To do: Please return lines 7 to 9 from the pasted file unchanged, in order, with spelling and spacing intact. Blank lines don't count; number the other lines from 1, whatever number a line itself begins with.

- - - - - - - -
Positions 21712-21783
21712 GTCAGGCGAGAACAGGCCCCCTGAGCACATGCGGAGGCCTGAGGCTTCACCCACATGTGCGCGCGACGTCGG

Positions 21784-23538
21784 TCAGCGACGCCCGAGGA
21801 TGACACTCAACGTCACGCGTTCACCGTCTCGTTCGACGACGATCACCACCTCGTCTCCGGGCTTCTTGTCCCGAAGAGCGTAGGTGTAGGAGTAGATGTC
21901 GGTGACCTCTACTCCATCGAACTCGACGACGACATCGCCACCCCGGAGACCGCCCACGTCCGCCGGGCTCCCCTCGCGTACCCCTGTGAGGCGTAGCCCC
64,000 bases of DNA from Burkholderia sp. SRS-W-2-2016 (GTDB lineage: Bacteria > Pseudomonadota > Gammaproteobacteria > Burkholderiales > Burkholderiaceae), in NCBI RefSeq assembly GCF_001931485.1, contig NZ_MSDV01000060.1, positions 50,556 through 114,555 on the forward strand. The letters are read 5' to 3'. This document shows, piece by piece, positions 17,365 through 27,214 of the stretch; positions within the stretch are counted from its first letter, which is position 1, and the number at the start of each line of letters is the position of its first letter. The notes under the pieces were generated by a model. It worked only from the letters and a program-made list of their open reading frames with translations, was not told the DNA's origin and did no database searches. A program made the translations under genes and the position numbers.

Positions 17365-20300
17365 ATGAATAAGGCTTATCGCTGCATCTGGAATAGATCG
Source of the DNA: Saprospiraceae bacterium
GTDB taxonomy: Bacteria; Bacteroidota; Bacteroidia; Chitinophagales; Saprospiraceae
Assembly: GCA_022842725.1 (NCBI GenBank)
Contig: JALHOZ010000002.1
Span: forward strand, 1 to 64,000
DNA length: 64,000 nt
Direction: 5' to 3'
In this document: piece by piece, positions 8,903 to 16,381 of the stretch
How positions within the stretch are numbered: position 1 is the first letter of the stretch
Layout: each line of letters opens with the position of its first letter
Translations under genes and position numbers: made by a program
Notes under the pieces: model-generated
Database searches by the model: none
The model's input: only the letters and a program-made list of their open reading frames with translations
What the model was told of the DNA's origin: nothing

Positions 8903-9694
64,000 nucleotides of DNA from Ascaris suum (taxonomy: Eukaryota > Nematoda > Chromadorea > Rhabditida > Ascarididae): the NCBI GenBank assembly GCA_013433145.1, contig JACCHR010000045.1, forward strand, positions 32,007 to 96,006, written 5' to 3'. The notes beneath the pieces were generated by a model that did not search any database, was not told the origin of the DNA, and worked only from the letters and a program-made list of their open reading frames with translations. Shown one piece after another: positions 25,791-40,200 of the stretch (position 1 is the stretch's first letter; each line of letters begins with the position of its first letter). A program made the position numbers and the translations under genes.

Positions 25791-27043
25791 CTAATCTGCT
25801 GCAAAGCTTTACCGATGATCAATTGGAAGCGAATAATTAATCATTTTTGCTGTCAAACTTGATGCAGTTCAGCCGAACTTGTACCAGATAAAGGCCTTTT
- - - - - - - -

64,000 bases of DNA from Burkholderia sp. SRS-W-2-2016 (GTDB lineage: Bacteria > Pseudomonadota > Gammaproteobacteria > Burkholderiales > Burkholderiaceae), in NCBI RefSeq assembly GCF_001931485.1, contig NZ_MSDV01000060.1, positions 50,556 through 114,555 on the forward strand. The letters are read 5' to 3'. This document shows, piece by piece, positions 17,365 through 27,214 of the stretch; positions within the stretch are counted from its first letter, which is position 1, and the number at the start of each line of letters is the position of its first letter. The notes under the pieces were generated by a model. It worked only from the letters and a program-made list of their open reading frames with translations, was not told the DNA's origin and did no database searches. A program made the translations under genes and the position numbers.

Positions 17365-20300
17365 ATGAATAAGGCTTATCGCTGCATCTGGAATAGATCG